THE BAND’S VISIT
First of all, I have to say that I adored being back at the beautiful Dolby Theatre in Hollywood! It’s so classy and elegant. And seeing all the giant images of Academy Award winners through the years, which adorn the walls, makes getting there early a pleasurable experience. (As do the concession stand’s best chocolate chip cookies I’ve ever eaten!) And the staff this time was the most congenial group ever!
So, at that point, I didn’t really care if I would love The Band’s Visit or not. I was just happy to be out and about again, and into that lovely venue.
One of the best friends of one of my best friends, (who’s a Broadway-loving gal,) won a Tony for this musical on Broadway, so I was happy to finally get to see what the fuss is all about.
Not only did that actress win a Tony, (but she’s not in this touring company, so no need to discuss her in this review,) but The Band’s Visit is one of only four musicals in history to win Broadway’s unofficial “Big Six” Tony Awards, which are Best Musical, Best Direction of a Musical, Best Book, Best Score, Best Actress in a Musical, and Best Actor in a Musical. (But don’t rely on those awards too much; as an example, the other nominees for Best Musical that year were Mean Girls, SpongeBob, and Frozen! As Mr. X quipped when I told him that my mother said he’s her favorite relative–there wasn’t much competition!)
The Band’s Visit is a low-key, slice-of-life, different kind of musical. If you’re hoping to see something akin to The Lion King, or even My Fair Lady or West Side Story, or especially Hamilton, this is not the show for you. But after over a year and a half in our homes, this laid-back little tale might be the way to ease back into entertainment.
Even though the scenario takes place 1996, the story is reminiscent of one heartwarming true-life one from today. In a case of people meeting due to a miscommunication, it reminded me of the current chronicle of a young man receiving a text invitation to a stranger’s Thanksgiving dinner by mistake. And…he accepted! That was six years ago, and the relationship is still on-going. [Breaking news: Right after I had finished writing this review, Netflix announced they’re making a movie of this story, and calling it The Thanksgiving Text!!! I guess I’m prescient.]
In this show, an Egyptian band meets several Israeli residents also by accident, and although as far as we know, (because the narrative takes place over only about twenty-four hours,) they don’t keep up the friendships, we can let ourselves imagine that they did form life-long bonds. (Cell phones and computers were beginning to become popular in those times, so I like to think that the characters did keep in touch.)
The music itself was the highlight of The Band’s Visit for me. I didn’t really care about most of the actual songs; it was the auxiliary, mostly between-the-scenes, Middle-Eastern-flavored music that I could have listened to all night, rendered by the very talented on-stage “band” of the title. A quintet of the men really are musicians, (as opposed to being actors.) The score is mainly of that Middle Eastern variety I just mentioned, which is beautiful, but the songs are comprised of all different styles of music. I especially loved the cool, old-jazzy-sounding Haled’s Song About Love.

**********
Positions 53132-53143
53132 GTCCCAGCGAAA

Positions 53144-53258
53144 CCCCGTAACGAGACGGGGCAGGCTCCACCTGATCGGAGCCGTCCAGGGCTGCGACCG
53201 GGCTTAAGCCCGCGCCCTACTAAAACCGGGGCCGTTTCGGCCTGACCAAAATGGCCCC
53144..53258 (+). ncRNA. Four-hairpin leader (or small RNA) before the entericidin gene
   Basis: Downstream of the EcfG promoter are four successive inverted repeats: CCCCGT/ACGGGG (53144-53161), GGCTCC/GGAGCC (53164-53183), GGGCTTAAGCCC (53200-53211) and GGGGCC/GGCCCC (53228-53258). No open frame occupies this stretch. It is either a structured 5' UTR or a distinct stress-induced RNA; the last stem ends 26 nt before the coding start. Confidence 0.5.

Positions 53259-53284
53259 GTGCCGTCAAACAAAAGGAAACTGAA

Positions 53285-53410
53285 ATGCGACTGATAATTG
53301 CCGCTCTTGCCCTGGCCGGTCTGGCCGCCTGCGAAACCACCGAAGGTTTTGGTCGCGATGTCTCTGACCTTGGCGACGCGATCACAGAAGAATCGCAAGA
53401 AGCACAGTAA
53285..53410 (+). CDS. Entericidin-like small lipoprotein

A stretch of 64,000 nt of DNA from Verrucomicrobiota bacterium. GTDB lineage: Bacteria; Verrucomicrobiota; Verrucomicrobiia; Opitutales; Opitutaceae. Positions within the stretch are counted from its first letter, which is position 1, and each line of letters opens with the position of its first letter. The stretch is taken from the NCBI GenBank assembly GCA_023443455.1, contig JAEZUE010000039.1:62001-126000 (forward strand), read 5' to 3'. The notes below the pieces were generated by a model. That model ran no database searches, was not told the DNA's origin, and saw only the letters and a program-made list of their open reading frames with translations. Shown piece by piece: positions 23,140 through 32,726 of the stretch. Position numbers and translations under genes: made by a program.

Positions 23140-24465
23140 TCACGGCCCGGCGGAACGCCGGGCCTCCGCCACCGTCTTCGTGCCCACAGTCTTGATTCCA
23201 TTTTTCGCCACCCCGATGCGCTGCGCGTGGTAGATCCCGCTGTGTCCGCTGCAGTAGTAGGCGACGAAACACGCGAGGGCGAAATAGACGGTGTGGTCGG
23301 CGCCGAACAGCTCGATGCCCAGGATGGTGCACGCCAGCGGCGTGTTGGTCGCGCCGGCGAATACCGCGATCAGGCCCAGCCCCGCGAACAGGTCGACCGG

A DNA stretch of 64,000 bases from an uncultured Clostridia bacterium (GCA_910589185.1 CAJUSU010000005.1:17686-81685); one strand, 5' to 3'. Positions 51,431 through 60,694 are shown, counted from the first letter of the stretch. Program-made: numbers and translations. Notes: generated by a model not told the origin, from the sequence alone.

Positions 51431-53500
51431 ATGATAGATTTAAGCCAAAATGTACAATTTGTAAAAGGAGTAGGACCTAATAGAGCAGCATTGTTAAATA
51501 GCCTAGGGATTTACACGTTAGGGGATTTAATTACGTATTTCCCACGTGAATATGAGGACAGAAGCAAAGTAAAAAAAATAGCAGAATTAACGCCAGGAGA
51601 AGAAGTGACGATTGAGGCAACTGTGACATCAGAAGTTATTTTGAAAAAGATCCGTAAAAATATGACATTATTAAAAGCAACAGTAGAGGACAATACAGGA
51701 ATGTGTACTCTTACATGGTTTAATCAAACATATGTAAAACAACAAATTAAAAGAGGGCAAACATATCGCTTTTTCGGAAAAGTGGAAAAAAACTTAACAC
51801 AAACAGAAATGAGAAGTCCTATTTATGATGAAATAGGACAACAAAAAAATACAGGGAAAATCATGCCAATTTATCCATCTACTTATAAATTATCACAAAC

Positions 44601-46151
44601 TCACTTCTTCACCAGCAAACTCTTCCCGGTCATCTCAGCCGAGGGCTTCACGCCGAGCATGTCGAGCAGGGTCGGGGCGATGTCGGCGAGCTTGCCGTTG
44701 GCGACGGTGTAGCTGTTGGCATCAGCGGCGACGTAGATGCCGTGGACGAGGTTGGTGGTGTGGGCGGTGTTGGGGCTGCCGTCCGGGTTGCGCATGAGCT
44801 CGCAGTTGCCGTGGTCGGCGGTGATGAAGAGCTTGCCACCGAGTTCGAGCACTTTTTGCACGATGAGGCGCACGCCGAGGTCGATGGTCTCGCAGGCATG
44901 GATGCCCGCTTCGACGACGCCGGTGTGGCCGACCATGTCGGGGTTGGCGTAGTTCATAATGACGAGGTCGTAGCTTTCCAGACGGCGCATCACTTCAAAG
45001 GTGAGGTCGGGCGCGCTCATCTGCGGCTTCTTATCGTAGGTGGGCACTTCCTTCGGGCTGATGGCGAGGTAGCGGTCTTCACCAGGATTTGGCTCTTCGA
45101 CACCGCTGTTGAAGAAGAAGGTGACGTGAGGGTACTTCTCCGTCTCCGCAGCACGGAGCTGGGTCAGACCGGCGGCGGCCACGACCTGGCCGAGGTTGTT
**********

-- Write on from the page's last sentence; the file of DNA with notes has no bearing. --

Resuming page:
The music more than makes-up for any weaknesses in the production. There actually aren’t many of those, either. One of the few semi-negatives for me is that I couldn’t get fully into the story. I feel bad saying this, but just about all of the heavy-handed (but most likely accurate) accents made a bunch of the dialogue somewhat difficult to understand, so I didn’t get what was happening from time to time. And I believe that some of the words were in the characters’ native languages, so that didn’t help.
Another less-than-ideal aspect of The Band’s Visit for me is that none of the characters made me care much about them. That might be due to the fact that I sat at the back of the orchestra, so I couldn’t make-out their facial expressions. This is such an intimate show, as opposed to blockbuster musicals, that I feel we all really need to see what’s going on in the characters’ beings to fully enjoy it.
But a major bonus for you fans of Israeli films is that the male lead, Sasson Gabay, who plays the band’s conductor, Tewfiq, originated that role in the 2007 movie from that country, and later did it in this show for a short while on Broadway. That’s special.
By the way–do not make the same mistake that I did from the “Setting” line in the program. It’s listed like this: “An airport bus station, the town of Bet Hattikva, the city of Petah Tikva.” So I thought that meant that the bus station was in that town and that city, so when I was watching it all unfold, I was wondering why the action moved away from the bus station pretty quickly. I wasn’t sure what was going on for about the first fifteen minutes or so. (Perhaps I’ve lost some of my “program comprehension” skills during the lockdown.) So what that “Setting” line means is that the action takes place in those three different settings; it’s not just one.
I had heard from my New York friends that The Band’s Visit is one presentation you either love or hate. But that wasn’t the case for me. I felt neither emotion. All I felt was gratitude that Broadway In Hollywood is affording us Southern Californians yet another wonderful opportunity to see a well-received Broadway show without the hassle of going across the country! The musical is only an hour and forty minutes long, so even if you don’t wind-up loving it, you’re not spending too much time discovering that.
And here’s some good news for my further-south SoCal readers—the band will be visiting Costa Mesa’s Segerstrom Center for the Arts in March.
The Band’s Visit running through December 19, 2021
6801 Hollywood Blvd., Los Angeles